no delight in the Bible and prayer.
And yet you are a sinner, a dying sinner, an immortal sinner, a sinner going to meet Christ, a sinner going to be judged. What, I would put it to your conscience as an honest man — what is all this, but being asleep?
How long is this to go on? When do you mean to arise and live as if you had a soul? When will you cease to hear as one who hears not? When will you give up running after shadows — and begin to seek something substantial? When will you throw off the mockery of a religion which . . .
cannot satisfy,
cannot comfort,
cannot sanctify,
cannot save, and
will not bear a calm examination?
When will you give up . . .
having a faith which does not influence your practice;
having a book which you say is God's Word — but treat as if it was not;
having the name of Christian — but knowing nothing of Christ?
Oh! reader, when, when shall it be?
Why not this very year? Why not this very day? Why not at once awake and call upon your God, and resolve that you will sleep no longer? I set before you an open door. I set before you Jesus Christ the Savior, who died to make atonement for sinners — Jesus who is able to save to the uttermost — Jesus willing to receive. The hand that was nailed to the cross — is held out to you in mercy! The eye that wept over Jerusalem — is looking on you with pity. The voice that has said to many wanderers, "Your sins are forgiven," is saying to you, "Come to Me!"
Go to Jesus first and foremost, if you would know what step to take. Think not to wait for repentance, and faith, and a new heart — but go to Him just as you are. Go to Him in prayer, and cry, "Lord save me — or I perish. I am weary of sleeping — I would sleep no longer." Oh! awake, you that sleep, and Christ shall give you light.
Sun, moon, and stars are all witnessing against you — they continue according to God's ordinances, and you are ever transgressing them. The grass, the birds, the very worms of the earth are all witnessing against you — they fill their place in creation, and you do not. Sabbaths and ordinances are continually witnessing against you — they are ever proclaiming that there is a God and a judgment, and you are living as if there were none. The tears and prayers of godly relations are witnessing against you — others are sorrowfully thinking you have a soul, though you seem to forget it. The very grave-stones that you see every week are witnessing against you — they are silently witnessing that life is uncertain, time is short, the resurrection is yet to come, the Lord is at hand!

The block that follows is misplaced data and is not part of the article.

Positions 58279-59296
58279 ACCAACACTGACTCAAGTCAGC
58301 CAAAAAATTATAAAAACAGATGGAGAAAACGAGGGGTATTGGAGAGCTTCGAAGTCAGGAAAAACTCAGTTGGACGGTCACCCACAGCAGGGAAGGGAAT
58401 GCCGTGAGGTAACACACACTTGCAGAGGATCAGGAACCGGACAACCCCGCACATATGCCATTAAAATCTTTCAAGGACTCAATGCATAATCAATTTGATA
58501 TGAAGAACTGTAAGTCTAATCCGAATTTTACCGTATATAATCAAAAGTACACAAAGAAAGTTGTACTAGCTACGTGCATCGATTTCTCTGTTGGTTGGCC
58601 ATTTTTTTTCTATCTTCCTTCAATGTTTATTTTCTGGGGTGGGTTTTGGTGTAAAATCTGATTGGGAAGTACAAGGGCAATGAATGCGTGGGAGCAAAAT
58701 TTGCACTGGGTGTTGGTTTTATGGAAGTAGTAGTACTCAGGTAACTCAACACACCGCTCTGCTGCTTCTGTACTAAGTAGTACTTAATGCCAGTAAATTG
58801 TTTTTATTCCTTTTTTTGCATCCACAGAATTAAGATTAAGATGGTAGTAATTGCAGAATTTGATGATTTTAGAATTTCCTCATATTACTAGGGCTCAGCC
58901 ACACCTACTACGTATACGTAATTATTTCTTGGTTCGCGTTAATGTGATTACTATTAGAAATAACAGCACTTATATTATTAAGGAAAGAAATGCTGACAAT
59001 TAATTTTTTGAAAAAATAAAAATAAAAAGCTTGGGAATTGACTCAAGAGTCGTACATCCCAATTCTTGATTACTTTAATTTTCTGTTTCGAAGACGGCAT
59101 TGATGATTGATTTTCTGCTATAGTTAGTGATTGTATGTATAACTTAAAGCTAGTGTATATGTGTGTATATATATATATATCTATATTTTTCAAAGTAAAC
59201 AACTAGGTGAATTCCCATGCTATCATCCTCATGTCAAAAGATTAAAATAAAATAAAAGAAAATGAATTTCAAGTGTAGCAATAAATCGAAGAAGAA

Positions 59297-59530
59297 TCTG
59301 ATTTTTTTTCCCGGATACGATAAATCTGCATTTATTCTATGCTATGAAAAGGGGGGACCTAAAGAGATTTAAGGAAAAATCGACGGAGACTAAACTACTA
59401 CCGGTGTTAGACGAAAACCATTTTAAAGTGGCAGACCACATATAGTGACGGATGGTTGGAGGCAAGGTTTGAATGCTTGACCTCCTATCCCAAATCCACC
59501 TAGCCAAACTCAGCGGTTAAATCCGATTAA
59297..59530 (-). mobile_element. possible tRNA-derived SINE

All, all are saying, Awake, awake, awake! Oh! reader, the time past may surely suffice you to have slept! Awake to be wise! Awake to be safe. Awake to be happy! Awake, and sleep no more!
3. My last word of application shall be an exhortation to all true believers — to all who have the oil of grace in their hearts, and have fled for pardon to the blood of the Lamb. I draw it from the words of the Lord Jesus at the end of the parable. I exhort you earnestly "to watch."
I exhort you to watch against everything which might interfere with a readiness for Christ's appearing. Search your own hearts. Find out the things which most frequently interrupt your communion with Christ, and cause fogs to rise between you and the sun. Mark these things, and know them, and against them ever watch and be on your guard.
Watch against SIN of every kind and description. Think not to say of any sin whatever, "Ah! that is one of the things that I shall never do." I tell you there is no possible sin too abominable, for the very best of us all to commit! Remember David and Uriah. The spirit may be sometimes very willing — but the flesh is always very weak. You are yet in the body. Watch and pray!
Watch against doubts and unbelief as to the complete acceptance of your soul, if you are a believer in Christ Jesus. The Lord Jesus finished the work He came to do — do not tell Him that He did not. The Lord Jesus paid your debts in full — do not tell Him that you think He left you to pay part. The Lord Jesus promises eternal life to every sinner that comes to Him — do not tell Him, even while you are coming, that you think He lies. Alas, for our unbelief! In Christ you are like Noah in the ark, and Lot in Zoar — nothing can harm you. The earth may be burned up with fire at the Lord's appearing — but not a hair of your head shall perish. Doubt it not. Pray for more faith. Watch and pray!